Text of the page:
The Importance of Coral Reefs – Value, Threats, Actions To Take

Initiatives we can support include:

  • Disposing of our garbage properly – it often ends up in the ocean, becoming harmful to the environment and to you! This includes supporting recycling activities.
  • Adhering to fisheries laws and regulations and practicing sustainable fishing
  • Reducing critical habitat destruction- e.g. clearing mangroves or seagrass beds for construction
  • Practicing sustainable and climate smart agriculture – e.g. Using more natural fertilizers and pesticides as well as conserving water
  • Ensuring industrial waste disposal and household sewage management systems are up to code, and not flowing into our oceans, rivers and streams.
  • Protection, restoration and monitoring of coral reefs

Other

  • When in the ocean, observe corals without touching them – they are fragile
  • Support community-based businesses that give back to marine conservation
  • Discourage mangrove clearing in your communities
  • Don’t remove seagrass
  • Don’t purchase undersized or out of season seafood products- give the juveniles time to grow and let the adults have a chance to reproduce.
  • Use less plastics, Styrofoam and single use containers – they decompose extremely slowly and often end up in our oceans
  • Know where your seafood comes from and purchase responsibly
  • Refuse, Reduce, Reuse and Recycle – sometimes less is more…

Know more about the role you can play in marine conservation by learning and helping to educate others about good environmental practices – our actions on land have impacts in the oceans even if we can’t see it.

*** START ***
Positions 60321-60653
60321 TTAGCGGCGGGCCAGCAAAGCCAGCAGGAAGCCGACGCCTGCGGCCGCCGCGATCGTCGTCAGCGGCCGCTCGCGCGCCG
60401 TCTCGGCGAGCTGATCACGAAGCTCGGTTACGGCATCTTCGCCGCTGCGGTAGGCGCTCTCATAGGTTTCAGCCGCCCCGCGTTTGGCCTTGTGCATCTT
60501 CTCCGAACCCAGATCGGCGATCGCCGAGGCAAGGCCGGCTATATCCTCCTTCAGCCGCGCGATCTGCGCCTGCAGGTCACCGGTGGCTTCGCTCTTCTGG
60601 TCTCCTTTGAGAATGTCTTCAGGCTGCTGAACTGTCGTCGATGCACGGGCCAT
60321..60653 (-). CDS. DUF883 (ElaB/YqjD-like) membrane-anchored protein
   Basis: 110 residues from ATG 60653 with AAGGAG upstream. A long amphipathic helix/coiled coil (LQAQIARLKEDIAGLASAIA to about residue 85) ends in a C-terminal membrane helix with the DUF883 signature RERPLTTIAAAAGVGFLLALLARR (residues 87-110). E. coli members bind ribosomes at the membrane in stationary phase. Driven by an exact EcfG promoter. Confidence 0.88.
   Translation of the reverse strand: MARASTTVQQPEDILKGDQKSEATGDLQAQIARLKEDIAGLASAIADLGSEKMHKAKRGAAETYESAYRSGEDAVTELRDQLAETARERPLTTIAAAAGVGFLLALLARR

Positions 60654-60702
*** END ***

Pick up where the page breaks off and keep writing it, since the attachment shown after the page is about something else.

TNC is partnering with some of the world’s best coral science organizations, to try to scale up coral reef protection, restoration and monitoring efforts in the Caribbean to levels that are relevant to today’s coral crisis. The aim is to use the latest science and technology to pursue proactive coral reef restoration in the Caribbean on a scale large enough to compete with global threats like climate change. In addition, TNC is advancing protection and monitoring initiatives that help safeguard coral reefs from local stressors, like overfishing and sediment runoff, to directly benefit surrounding marine environments and the communities that depend on them.

Coral gardeners in Bluefields Bay Fish Sanctuary cleaning corals in a nursery. Photo: © Tim Calver

In Jamaica, TNC has been involved in coral restoration, sustainable fisheries, MPA establishment and capacity building initiatives.  Our work has included support for fish sanctuary wardens and community members in the Bluefields Fish Sanctuary to become coral gardeners with the ability to grow and maintain corals in nurseries.

Over the past 3 years, this initiative has resulted in over 700 coral fragments growing in nurseries and being out planted to nearby reefs.

Coral fragments. Photo: © Tim Calver

TNC Jamaica has also worked to train hundreds of Pedro Bank fishers in sustainable fishing techniques, such as measuring lobsters caught to ensure they are above the minimum legal size before retaining them for sale and encouraging spear fishers to target lionfish for the local market. The Conservancy also supported the management of the South West Cay Fish Sanctuary on the Pedro Bank (Jamaica’s only offshore sanctuary) as well as carried out capacity building of MPA staff to improve management effectiveness.

This post appears courtesy of The Nature Conservancy (TNC).  To learn about TNC’s work in Jamaica and the wider Caribbean, visit The Nature Conservancy website, on Instagram and Facebook